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Tyler Seguin

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Tyler Seguin
Tyler Seguin Bruins
Position Centre/Right Wing
Shoots Right
6 ft 1 in (1.85 m)
196 lb (89 kg)
NHL Team Boston Bruins
Born January 31 1992 (1992-01-31) (age 25),
Brampton, ON, CAN
NHL Draft 2nd overall, 2010
Boston Bruins
Pro Career 2010 – present

Tyler Seguin (born January 31, 1992) is a Canadian professional ice hockey centre for the Boston Bruins of the National Hockey League (NHL). He was a draft pick of the Bruins, selected second overall in the 2010 NHL Entry Draft. Seguin signed an entry level contract with the Bruins on August 3, 2010.

Playing careerEdit

OHL CareerEdit

Tyler Seguin played part of his minor hockey career with the Whitby Wildcats of the OMHA before relocating to Brampton, Ontario. While in Brampton, he played up a year, playing for the Minor Midget Toronto Young Nationals in his Bantam year, and then again in his Minor Midget year coached by Rick Vaive, before moving on to the OHL. His favorite player while growing up was Steve Yzerman.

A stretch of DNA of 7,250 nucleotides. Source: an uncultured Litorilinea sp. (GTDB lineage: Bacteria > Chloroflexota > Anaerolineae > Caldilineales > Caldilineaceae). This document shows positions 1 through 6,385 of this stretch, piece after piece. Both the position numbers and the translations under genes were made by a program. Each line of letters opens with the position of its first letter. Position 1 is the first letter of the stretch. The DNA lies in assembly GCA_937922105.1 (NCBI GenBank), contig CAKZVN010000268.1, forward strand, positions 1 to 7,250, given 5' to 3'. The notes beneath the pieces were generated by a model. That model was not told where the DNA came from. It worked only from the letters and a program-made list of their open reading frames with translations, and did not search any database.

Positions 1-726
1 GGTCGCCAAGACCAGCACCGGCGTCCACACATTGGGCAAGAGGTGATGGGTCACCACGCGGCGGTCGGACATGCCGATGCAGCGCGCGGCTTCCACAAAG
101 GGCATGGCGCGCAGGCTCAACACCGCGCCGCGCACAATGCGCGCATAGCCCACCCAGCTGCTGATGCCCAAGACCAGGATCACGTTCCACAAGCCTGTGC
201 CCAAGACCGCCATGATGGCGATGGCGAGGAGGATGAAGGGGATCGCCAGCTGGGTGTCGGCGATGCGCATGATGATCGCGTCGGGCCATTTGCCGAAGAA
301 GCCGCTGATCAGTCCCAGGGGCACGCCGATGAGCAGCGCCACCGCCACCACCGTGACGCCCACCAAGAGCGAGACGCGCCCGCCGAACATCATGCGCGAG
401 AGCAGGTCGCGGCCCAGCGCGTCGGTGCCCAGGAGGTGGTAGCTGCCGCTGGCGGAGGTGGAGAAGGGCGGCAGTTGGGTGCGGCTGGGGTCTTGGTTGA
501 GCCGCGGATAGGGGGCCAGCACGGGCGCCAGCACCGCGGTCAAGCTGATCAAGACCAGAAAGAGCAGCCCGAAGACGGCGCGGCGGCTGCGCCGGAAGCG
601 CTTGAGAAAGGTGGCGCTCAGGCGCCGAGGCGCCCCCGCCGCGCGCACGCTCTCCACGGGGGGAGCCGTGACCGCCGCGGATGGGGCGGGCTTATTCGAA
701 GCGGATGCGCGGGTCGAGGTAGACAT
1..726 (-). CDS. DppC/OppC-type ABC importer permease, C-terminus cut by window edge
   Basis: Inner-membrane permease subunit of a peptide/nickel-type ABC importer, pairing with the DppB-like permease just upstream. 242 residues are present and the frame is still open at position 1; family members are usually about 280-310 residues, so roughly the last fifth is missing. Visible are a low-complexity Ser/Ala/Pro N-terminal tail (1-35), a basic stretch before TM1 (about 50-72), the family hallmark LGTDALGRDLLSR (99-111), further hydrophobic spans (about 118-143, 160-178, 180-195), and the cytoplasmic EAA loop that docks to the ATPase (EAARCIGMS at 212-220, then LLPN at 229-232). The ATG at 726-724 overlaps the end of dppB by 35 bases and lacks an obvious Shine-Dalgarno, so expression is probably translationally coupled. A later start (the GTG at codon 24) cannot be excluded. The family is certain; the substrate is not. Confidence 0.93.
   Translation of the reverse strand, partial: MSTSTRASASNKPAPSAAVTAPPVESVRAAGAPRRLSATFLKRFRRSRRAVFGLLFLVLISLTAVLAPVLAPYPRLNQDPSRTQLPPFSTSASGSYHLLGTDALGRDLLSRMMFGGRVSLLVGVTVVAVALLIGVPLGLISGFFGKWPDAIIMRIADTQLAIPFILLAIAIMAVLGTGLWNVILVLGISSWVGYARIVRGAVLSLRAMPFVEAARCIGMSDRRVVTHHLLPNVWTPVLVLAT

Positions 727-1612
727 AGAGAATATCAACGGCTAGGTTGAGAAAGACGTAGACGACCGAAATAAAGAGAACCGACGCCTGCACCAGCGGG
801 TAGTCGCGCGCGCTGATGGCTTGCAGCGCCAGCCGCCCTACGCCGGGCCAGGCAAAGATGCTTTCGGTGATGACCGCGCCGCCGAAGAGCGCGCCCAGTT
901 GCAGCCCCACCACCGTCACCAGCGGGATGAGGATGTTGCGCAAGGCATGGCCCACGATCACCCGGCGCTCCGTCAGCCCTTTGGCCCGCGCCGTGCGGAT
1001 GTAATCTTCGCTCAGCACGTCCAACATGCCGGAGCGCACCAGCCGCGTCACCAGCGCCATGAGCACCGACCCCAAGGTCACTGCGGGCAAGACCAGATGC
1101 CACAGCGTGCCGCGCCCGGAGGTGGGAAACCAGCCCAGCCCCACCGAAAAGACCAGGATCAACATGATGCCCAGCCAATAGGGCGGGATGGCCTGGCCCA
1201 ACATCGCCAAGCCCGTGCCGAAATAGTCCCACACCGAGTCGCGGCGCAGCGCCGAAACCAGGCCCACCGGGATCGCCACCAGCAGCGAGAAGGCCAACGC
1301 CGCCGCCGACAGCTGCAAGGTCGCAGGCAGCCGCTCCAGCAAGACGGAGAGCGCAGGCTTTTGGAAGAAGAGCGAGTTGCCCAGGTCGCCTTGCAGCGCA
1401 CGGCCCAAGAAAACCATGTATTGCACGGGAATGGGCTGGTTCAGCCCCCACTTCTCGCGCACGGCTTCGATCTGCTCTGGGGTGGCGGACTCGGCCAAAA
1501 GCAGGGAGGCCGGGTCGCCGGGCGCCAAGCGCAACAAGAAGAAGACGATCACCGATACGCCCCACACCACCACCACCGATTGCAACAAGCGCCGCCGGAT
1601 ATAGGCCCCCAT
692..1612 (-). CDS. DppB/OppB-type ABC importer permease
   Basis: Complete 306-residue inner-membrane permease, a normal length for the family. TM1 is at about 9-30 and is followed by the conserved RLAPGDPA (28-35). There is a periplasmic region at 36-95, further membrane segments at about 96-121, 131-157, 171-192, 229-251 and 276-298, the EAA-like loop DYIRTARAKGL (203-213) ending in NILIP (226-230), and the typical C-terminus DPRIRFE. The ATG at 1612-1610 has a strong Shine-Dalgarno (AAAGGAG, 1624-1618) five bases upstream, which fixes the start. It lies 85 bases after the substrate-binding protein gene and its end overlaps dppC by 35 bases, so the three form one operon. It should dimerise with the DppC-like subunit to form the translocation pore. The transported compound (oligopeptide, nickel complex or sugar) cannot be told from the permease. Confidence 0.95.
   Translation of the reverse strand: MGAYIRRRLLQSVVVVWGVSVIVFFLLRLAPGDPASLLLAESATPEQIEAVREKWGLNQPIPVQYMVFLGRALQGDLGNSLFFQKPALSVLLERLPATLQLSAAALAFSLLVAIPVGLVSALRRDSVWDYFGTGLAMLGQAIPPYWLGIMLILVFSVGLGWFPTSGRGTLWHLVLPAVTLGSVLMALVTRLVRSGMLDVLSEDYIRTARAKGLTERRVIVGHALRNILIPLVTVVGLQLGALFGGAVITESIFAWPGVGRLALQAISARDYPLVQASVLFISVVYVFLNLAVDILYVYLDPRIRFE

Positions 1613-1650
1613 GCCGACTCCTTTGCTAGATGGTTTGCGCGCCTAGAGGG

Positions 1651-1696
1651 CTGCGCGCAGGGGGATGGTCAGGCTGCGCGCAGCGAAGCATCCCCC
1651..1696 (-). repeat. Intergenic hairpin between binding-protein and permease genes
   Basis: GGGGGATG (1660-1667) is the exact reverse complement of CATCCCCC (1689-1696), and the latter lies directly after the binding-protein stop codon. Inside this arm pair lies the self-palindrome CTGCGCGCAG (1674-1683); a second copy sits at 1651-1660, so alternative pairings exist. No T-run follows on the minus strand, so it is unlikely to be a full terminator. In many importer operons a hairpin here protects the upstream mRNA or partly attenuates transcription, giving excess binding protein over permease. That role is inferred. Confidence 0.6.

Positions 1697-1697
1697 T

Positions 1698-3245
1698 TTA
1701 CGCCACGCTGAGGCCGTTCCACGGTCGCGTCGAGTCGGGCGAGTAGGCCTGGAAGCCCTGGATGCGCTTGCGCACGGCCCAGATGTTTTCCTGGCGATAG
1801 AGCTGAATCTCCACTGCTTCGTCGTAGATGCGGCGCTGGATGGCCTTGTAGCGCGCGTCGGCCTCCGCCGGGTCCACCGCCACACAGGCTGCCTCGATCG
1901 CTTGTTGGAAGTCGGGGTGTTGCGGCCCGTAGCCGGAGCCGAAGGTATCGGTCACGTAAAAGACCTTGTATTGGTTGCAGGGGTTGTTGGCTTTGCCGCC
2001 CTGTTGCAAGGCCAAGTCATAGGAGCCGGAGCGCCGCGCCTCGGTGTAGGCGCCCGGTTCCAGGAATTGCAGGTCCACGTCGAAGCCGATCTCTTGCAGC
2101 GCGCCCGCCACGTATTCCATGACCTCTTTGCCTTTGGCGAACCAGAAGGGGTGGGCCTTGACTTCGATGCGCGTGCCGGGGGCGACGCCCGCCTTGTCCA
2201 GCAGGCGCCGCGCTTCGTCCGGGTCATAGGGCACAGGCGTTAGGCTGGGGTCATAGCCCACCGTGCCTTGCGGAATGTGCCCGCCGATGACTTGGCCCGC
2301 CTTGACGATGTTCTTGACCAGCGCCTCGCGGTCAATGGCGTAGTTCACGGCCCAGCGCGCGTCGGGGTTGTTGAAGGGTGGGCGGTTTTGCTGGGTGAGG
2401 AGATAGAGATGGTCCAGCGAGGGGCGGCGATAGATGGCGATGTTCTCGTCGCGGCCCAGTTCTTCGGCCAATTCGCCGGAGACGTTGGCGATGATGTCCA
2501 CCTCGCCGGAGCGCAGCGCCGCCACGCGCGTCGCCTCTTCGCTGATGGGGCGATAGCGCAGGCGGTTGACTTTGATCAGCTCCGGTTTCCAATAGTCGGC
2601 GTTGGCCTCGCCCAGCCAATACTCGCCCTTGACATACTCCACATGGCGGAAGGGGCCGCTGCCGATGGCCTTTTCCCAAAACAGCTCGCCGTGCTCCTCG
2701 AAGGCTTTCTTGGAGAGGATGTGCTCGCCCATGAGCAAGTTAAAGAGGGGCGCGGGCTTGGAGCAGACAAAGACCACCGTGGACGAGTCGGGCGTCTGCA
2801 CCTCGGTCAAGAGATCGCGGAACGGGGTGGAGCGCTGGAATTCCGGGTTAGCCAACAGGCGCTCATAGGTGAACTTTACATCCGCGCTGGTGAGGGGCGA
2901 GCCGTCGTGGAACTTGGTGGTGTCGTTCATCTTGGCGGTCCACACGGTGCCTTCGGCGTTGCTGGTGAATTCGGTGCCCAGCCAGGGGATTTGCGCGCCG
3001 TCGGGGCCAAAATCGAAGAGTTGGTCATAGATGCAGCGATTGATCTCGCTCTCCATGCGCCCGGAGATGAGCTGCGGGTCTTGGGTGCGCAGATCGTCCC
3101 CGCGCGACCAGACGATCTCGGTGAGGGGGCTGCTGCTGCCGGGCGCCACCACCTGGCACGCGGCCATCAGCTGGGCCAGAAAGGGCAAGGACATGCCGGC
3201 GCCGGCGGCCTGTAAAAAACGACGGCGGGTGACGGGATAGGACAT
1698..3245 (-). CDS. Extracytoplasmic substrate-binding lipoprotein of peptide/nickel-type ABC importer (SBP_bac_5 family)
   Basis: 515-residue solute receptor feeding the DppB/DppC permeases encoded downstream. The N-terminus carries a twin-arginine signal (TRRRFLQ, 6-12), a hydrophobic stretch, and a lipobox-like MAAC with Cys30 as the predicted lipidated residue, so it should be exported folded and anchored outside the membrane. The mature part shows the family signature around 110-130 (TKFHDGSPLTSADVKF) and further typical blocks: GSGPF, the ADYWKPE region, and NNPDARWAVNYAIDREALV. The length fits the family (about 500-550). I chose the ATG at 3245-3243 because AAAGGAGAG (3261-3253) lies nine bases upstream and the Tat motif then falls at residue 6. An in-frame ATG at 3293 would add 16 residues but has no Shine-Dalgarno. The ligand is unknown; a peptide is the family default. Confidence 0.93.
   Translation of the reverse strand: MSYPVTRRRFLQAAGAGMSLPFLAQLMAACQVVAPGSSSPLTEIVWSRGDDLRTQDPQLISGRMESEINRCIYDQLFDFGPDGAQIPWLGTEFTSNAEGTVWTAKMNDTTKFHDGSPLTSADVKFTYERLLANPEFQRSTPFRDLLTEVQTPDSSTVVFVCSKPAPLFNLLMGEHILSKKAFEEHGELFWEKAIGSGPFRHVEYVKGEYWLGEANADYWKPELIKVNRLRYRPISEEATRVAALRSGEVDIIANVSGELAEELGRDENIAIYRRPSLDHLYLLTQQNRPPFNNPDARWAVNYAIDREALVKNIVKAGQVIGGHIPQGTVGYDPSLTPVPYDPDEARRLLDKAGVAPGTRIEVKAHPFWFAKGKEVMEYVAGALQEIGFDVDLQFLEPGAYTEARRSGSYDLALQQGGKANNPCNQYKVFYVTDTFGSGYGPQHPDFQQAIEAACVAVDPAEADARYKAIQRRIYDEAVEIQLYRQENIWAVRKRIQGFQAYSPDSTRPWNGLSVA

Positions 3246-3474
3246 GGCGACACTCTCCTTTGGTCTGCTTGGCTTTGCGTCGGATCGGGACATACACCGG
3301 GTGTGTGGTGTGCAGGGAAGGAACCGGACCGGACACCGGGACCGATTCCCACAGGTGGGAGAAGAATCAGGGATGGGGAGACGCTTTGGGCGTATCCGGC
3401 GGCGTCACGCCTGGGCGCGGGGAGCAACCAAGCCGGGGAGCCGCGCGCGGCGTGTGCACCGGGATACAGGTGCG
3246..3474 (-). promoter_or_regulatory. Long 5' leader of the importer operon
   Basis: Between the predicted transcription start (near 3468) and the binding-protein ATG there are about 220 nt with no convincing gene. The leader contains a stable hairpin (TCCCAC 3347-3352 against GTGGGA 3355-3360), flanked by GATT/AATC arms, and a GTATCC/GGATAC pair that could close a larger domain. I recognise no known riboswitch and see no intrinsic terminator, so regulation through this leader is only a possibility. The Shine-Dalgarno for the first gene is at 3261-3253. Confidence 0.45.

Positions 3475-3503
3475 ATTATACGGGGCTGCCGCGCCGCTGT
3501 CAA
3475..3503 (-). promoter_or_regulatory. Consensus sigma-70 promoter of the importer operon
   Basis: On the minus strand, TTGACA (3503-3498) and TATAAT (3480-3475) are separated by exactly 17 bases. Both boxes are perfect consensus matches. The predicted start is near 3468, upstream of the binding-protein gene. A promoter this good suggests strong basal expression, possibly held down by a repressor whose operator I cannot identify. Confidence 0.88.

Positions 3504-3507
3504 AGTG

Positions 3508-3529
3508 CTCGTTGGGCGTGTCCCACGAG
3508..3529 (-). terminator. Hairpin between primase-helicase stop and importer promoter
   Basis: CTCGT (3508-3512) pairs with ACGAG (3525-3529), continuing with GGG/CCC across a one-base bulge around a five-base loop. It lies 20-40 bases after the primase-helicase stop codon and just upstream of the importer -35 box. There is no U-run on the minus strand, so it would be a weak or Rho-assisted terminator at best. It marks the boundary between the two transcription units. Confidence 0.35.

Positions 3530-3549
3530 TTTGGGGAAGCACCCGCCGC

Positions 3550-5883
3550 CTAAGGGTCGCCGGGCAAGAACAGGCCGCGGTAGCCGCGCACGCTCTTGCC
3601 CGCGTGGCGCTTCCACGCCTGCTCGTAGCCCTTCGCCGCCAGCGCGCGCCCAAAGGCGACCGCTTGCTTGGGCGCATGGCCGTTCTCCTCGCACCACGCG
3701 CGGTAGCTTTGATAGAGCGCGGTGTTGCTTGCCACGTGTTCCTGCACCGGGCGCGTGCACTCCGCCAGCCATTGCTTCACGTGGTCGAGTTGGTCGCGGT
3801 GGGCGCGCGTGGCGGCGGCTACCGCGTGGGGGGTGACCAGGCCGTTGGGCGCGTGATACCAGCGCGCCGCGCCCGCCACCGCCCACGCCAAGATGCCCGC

Seguin was selected 9th overall in the 2008 OHL Priority Selection Draft by the Plymouth Whalers. He considered playing for a National Collegiate Athletic Association school like his father Paul did, but chose to forgo his American college eligibility by joining the Whalers in 2008–09.[1] He struggled to begin his OHL career, scoring one goal in his first 17 games before a coaching change in Plymouth helped Seguin find his place in the league.[2] After new coach Mike Vellucci moved Seguin to the top line, the 17-year-old forward broke out offensively, scoring 58 points in his final 41 games and helped Plymouth reach the second round of the OHL playoffs.[2]